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When I try to find out how to compute work for rotational motion. I found an equation from a book online with a figure and equation as follows:

enter image description here

$ \vec{s}\ =\vec{\theta}\ \times\vec{r} $

$Thus,$

$d\vec{s}\ =d\left(\vec{\theta}\ \times\vec{r}\ \right)=d\vec{\theta}\ \times\vec{r}\ +d\vec{r}\ \times\vec{\theta}\ =d\vec{\theta}\ \times\vec{r}\ $

$Note\ that\ d\vec{r}\ is\ zero\ because\ \vec{r}\ is\ fixed\ on\ the\ rigid\ body\ from\ the\ origin\ O\ to\ point\ P. $

What I don't understand is that it says $ \vec{s}\ =\vec{\theta}\ \times\vec{r}$, it means the direction of $ \vec{\theta}\ $ is perpendicular to the direction of $ \vec{s}\ $. However, $ d\vec{s}\ $ and $\hat{\theta}$ are in the same direction in the figure.

In addition, from what I learned in my other physics class: $ d\vec{s}\ = r·d\theta·\hat{\theta} $ and it makes sense to me since $ d\vec{s}\ $ is the infinitesimal arc length in $\hat{\theta}$ direction(⊥ to $ \hat{r} $).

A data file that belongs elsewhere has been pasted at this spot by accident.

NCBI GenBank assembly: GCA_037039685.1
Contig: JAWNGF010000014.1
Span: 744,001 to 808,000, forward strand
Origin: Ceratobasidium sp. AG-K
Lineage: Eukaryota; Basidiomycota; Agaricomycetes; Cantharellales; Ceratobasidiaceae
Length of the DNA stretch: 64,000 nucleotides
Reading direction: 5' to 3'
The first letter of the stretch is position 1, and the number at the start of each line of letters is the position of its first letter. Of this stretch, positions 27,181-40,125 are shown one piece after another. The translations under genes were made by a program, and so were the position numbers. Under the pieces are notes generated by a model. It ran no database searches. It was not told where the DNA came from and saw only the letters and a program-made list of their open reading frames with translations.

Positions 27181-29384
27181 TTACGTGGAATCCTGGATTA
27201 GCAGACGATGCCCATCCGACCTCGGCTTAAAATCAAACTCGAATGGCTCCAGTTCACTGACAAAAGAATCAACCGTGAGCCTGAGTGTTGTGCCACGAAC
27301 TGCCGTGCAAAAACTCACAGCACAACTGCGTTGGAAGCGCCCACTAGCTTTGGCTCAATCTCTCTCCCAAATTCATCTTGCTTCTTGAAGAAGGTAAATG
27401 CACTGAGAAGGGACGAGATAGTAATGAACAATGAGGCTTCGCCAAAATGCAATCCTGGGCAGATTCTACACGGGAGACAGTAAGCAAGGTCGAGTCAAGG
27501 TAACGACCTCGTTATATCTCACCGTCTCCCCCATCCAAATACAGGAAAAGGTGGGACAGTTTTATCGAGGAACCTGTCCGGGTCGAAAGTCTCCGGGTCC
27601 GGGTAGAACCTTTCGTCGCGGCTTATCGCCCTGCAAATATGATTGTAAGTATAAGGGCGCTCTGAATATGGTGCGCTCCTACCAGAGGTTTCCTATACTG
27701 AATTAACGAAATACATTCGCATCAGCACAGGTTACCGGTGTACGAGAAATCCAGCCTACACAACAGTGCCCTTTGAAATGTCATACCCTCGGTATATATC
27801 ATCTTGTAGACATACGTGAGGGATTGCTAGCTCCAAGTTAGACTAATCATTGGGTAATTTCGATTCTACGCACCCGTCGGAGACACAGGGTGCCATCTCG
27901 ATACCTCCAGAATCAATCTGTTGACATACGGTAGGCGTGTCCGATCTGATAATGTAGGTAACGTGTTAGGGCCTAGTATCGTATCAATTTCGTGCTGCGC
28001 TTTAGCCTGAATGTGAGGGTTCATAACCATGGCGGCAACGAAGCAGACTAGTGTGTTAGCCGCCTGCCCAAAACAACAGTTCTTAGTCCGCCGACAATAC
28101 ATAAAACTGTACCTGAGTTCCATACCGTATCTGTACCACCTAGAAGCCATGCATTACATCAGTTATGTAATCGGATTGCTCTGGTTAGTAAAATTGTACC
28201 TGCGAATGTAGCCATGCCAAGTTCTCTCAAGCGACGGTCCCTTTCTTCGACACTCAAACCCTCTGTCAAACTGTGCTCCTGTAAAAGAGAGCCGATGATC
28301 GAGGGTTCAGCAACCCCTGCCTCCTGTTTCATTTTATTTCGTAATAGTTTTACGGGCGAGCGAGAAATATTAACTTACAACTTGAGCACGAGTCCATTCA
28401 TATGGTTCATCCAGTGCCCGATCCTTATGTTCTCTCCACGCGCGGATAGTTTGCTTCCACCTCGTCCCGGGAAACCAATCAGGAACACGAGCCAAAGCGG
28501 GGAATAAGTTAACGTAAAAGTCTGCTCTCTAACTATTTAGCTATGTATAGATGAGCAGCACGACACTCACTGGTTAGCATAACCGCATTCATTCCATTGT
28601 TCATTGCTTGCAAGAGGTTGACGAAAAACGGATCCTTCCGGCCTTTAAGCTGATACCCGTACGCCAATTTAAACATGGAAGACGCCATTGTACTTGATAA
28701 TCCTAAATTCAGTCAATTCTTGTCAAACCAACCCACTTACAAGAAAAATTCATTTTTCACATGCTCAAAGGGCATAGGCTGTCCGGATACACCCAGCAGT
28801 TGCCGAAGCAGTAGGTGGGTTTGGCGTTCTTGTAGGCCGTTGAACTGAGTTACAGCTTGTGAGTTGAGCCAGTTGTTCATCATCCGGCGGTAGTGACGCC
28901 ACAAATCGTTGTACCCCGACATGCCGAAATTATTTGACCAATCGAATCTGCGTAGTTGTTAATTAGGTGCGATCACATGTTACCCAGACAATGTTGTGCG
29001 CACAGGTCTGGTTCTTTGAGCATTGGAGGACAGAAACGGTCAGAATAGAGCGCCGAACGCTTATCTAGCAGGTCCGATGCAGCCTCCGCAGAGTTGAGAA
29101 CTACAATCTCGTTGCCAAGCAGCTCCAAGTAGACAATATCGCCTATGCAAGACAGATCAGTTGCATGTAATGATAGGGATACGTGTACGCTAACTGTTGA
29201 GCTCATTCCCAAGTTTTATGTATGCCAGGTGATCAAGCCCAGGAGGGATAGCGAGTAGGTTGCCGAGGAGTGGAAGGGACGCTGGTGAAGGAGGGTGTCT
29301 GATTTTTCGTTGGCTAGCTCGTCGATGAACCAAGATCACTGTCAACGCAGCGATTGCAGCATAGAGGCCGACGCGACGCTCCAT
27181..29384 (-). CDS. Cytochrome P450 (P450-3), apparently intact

Therefore, I am not comfortable with $ \vec{s}\ =\vec{\theta}\ \times\vec{r} $ which is claiming that $ \vec{\theta}\ $ is perpendicular to $ \vec{s}\ $. I was wondering if someone could please give me some insights on this?

Reference Book: Physics book

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This seems to be a case of the book not clarifying what notation is being used. The vector in the figure, $\hat{\theta}$, is the unit vector which points in the direction of increase of the angle $\theta$.

The vector $\vec{\theta}$, however, is a different vector defined to be the vector out of the page corresponding to the rotation via the right hand rule (see Equation 10.2.2 from the same book here). In this case, $\vec{\theta}$ will be a vector out of the page from $O$. The cross product now makes sense, with $\vec{s}$ being perpendicular to both $\vec{\theta}$ and $\vec{r}$.

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  • $\begingroup$ I see now. So can I say they write vector equation s = θ × r because of the right hand rule convention for velocity v = w x r? Thanks! $\endgroup$
    – Matt
    May 19, 2021 at 4:39

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